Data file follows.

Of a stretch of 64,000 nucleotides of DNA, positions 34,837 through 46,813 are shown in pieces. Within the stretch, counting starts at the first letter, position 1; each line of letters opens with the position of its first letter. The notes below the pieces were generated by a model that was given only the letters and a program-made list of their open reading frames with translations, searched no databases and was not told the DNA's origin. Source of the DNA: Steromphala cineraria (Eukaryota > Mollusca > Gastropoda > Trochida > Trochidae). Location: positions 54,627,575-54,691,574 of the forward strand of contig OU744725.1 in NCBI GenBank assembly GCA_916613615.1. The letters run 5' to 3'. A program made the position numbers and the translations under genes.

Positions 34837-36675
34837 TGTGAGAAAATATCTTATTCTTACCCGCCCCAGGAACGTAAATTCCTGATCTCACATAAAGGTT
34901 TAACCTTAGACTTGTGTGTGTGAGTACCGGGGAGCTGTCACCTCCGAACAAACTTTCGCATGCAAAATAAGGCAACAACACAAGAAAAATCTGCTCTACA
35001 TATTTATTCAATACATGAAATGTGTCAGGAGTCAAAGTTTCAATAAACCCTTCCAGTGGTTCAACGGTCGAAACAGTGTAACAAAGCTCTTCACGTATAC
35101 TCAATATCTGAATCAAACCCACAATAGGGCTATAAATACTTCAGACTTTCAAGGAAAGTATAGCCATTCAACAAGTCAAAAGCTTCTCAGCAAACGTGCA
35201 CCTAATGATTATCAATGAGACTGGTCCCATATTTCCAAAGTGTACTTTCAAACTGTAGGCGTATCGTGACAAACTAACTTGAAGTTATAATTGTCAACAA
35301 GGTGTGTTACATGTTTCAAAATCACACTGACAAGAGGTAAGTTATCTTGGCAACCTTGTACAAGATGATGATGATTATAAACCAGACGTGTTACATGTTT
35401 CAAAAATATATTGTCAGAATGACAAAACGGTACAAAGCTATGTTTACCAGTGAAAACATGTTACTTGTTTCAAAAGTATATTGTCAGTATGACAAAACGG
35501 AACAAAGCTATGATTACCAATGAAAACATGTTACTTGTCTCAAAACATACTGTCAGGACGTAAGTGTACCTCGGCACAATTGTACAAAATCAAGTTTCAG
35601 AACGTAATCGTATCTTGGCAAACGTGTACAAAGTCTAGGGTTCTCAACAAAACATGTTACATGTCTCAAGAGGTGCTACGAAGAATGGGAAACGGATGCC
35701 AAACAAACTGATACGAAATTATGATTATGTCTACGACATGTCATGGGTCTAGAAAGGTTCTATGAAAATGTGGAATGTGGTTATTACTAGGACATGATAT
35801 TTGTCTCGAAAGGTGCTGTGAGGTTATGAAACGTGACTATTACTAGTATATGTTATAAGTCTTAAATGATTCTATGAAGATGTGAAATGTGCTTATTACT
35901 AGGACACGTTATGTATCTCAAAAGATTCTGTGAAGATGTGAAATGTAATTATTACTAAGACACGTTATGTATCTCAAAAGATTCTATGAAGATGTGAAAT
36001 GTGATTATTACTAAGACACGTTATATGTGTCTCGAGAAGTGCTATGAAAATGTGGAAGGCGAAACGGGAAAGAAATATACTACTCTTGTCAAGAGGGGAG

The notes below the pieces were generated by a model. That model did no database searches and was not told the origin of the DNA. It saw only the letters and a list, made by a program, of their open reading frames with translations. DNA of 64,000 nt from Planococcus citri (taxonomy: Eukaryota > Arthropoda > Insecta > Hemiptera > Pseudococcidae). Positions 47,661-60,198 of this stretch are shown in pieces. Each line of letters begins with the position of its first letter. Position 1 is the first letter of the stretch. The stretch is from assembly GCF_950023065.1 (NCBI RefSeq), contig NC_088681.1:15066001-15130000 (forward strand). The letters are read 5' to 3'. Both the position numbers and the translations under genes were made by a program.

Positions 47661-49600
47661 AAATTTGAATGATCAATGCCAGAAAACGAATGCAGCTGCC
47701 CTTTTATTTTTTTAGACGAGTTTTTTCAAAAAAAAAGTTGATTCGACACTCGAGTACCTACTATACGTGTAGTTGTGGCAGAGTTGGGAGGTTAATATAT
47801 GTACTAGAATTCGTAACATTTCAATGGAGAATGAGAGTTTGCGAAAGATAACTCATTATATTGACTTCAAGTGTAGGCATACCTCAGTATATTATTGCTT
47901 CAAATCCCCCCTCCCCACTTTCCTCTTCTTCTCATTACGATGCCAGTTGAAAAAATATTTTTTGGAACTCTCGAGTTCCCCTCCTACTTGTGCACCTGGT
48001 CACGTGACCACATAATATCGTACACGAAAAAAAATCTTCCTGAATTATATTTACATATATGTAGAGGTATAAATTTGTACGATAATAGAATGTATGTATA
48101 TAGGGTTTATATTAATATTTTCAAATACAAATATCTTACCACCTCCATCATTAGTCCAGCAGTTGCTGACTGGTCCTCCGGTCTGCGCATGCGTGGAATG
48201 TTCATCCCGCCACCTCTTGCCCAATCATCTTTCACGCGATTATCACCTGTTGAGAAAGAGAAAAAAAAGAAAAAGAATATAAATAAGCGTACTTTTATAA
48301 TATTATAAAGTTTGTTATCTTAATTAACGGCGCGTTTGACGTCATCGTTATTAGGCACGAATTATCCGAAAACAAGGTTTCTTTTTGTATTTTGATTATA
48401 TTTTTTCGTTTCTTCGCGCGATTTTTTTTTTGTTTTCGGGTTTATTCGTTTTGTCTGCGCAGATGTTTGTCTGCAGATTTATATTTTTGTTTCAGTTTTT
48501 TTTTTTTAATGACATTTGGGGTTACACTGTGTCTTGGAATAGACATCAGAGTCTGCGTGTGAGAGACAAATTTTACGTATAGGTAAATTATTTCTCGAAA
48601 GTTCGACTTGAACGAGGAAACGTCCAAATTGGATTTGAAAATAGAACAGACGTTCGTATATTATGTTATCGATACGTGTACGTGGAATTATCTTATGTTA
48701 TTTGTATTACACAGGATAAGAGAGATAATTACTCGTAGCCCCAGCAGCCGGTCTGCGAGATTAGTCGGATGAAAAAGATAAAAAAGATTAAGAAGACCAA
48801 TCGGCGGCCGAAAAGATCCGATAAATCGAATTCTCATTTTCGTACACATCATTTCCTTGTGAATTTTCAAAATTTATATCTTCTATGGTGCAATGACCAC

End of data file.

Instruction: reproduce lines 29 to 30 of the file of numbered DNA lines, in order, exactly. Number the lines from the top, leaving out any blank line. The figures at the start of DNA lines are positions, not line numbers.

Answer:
48701 TTTGTATTACACAGGATAAGAGAGATAATTACTCGTAGCCCCAGCAGCCGGTCTGCGAGATTAGTCGGATGAAAAAGATAAAAAAGATTAAGAAGACCAA
48801 TCGGCGGCCGAAAAGATCCGATAAATCGAATTCTCATTTTCGTACACATCATTTCCTTGTGAATTTTCAAAATTTATATCTTCTATGGTGCAATGACCAC